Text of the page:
4 GB DDR2 Kits For the Masses
This is an excellent time to upgrade your main memory. Not only have memory prices come down to a level where 4 GB or even 8 GB of memory has become highly affordable, but a memory upgrade provides a positive impact with Windows Vista and an increasing number of game titles and applications. We looked at six 4 GB DDR2 memory kits, trying to find the best bang for the buck.
Intel will soon be releasing its Core i7 processor family, which will only support DDR3 memory due to the fact that the memory controller is about to be relocated from its traditional location on the northbridge right into the CPU. Combined with ramped-up production volumes, DDR3 memory has undergone significant price drops in recent months, finally making mainstream DDR3 memory attractive for the average Joe.
4 GB DDR2 Kits are Just Perfect
However, mainstream isn’t necessarily DDR3-1600 or faster, as many of you pointed out in the comments section of our recent DDR3-1600 roundup. It is DDR3-1066 and DDR3-1333. These are the speeds that have hit the market in ever larger quantities, to finally get to a point where DDR3 can take over from DDR2. However, this point is still pretty far away, looking at current memory prices for 2 GB and 4 GB memory kits, and the fact that even 8 GB kits have appeared at an almost acceptable cost. And let’s not forget that all AMD platforms depend on DDR2 memory (as do the majority of Intel systems).
While 4 GB of RAM cannot be fully utilized on 32-bit operating systems such as Windows XP and Windows Vista 32, you’ll still get between 3.3 and 3.7 GB of effective memory capacity. The exact figure depends on BIOS configuration, among other factors. We still believe that there is nothing wrong with purchasing a 4 GB dual channel memory kit, even if you won’t be able to utilize the entire capacity. Knowing that 2x 2 GB DDR2-800 kits start at as little as $80, that’s still a good deal.
Other Memory Options?
Utilizing more memory requires 64-bit versions of Windows XP or Vista, but the step from 3.3-3.7 GB usable capacity and the full 4 GB is small enough to be neglected in most of the applications today. 3+ GB of memory will provide sufficient capacity for 95% of all mainstream applications, and most of the high-end game titles as well. If you want more, you’ll have to switch the operating system, and that may still lead to driver issues. You’ll get 64-bit drivers for all core components, but the more you look around—think older printers, cell phone / smart phone drivers, and certain software—the more likely it is that you’ll get stranded in your quest for more memory.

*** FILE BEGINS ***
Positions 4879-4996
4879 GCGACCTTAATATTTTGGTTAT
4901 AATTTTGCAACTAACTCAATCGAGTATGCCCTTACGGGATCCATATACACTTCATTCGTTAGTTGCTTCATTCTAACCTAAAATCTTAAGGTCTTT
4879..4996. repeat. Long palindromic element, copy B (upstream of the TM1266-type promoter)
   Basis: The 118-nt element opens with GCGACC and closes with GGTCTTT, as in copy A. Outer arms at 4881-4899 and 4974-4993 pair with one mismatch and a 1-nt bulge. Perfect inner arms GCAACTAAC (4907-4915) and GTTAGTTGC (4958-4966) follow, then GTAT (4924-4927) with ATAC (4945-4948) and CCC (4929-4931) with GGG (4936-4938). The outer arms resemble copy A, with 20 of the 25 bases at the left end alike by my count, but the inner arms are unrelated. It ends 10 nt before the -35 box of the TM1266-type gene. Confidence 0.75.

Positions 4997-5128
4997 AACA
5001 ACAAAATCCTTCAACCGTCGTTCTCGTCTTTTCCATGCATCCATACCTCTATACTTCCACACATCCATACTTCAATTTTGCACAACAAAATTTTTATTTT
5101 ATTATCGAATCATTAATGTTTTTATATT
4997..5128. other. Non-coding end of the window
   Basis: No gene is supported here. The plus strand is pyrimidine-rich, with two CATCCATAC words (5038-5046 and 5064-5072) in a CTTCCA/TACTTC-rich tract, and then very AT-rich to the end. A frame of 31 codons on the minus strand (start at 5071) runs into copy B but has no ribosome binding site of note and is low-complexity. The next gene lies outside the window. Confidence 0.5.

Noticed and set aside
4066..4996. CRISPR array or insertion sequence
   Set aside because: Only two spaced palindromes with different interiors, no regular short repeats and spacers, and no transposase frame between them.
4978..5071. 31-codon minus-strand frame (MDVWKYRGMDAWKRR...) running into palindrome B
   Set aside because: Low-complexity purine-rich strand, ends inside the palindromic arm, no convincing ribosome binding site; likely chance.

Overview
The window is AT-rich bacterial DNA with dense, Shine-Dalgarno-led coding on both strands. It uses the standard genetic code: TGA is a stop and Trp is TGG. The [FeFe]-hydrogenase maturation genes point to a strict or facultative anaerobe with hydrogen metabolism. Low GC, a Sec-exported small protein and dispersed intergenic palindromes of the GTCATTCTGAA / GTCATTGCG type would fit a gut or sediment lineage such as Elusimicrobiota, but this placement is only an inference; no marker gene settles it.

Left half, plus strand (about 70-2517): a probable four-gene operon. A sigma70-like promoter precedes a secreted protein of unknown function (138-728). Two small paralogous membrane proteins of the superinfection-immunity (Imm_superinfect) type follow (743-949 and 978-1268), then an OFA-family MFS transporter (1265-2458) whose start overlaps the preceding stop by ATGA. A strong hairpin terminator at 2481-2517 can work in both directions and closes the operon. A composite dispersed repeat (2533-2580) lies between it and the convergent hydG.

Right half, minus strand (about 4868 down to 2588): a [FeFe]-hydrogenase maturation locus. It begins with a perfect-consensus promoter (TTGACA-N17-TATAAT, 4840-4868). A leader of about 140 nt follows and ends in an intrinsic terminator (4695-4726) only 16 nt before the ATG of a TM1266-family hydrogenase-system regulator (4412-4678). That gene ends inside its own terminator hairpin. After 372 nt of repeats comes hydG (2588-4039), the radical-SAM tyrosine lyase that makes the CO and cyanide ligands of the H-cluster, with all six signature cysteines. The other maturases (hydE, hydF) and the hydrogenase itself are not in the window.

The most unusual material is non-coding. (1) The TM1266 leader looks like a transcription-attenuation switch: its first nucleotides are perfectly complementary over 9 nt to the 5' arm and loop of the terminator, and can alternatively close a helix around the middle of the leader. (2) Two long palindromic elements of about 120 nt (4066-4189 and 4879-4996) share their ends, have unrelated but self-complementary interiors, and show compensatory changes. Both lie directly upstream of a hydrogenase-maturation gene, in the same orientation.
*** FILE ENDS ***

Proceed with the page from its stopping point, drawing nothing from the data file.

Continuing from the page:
Although 8 GB memory kits (which consist of four 2 GB DIMMs) are affordable, these only make sense if you have applications that really take advantage of the increased memory capacity and if it is worth going through the 32 to 64 bit transition. But these kits might give you the same headache as 3 GB kits, because all of them include four memory modules. This may force the BIOS to work with relaxed timings and can cause memory compatibility issues. We put together a short recommendation list to help you navigate the memory jungle.
Here is our recommendation for memory purchases, which will remain valid even for the next generation platforms:
- Stay within the market sweet spot to get a good deal: today that’s 2x 1 GB or 2x 2 GB of DDR2-800 or DDR2-1066 memory.
- Look for quick timings (smaller numbers are better), but don’t spend substantial money on slightly faster modules.
- Spend additional budget on a faster processor, a faster graphics card or a faster drive instead of fast memory, unless you need overclocking memory.
- Always get as few memory modules as possible, but equip all memory channels of a system to get maximum performance. The ideal configuration consists of two DIMMs today, and three DIMMs with Intel’s upcoming Core i7 systems.
- Go for name brand memory.
Tom’s Ultimate RAM Speed TestsWe cross-benchmarked DDR2 and DDR3 memory at various popular clock speeds and at both slow and fast timings. Is fast memory really worth it?
Tight Timings vs. High Clock Frequencies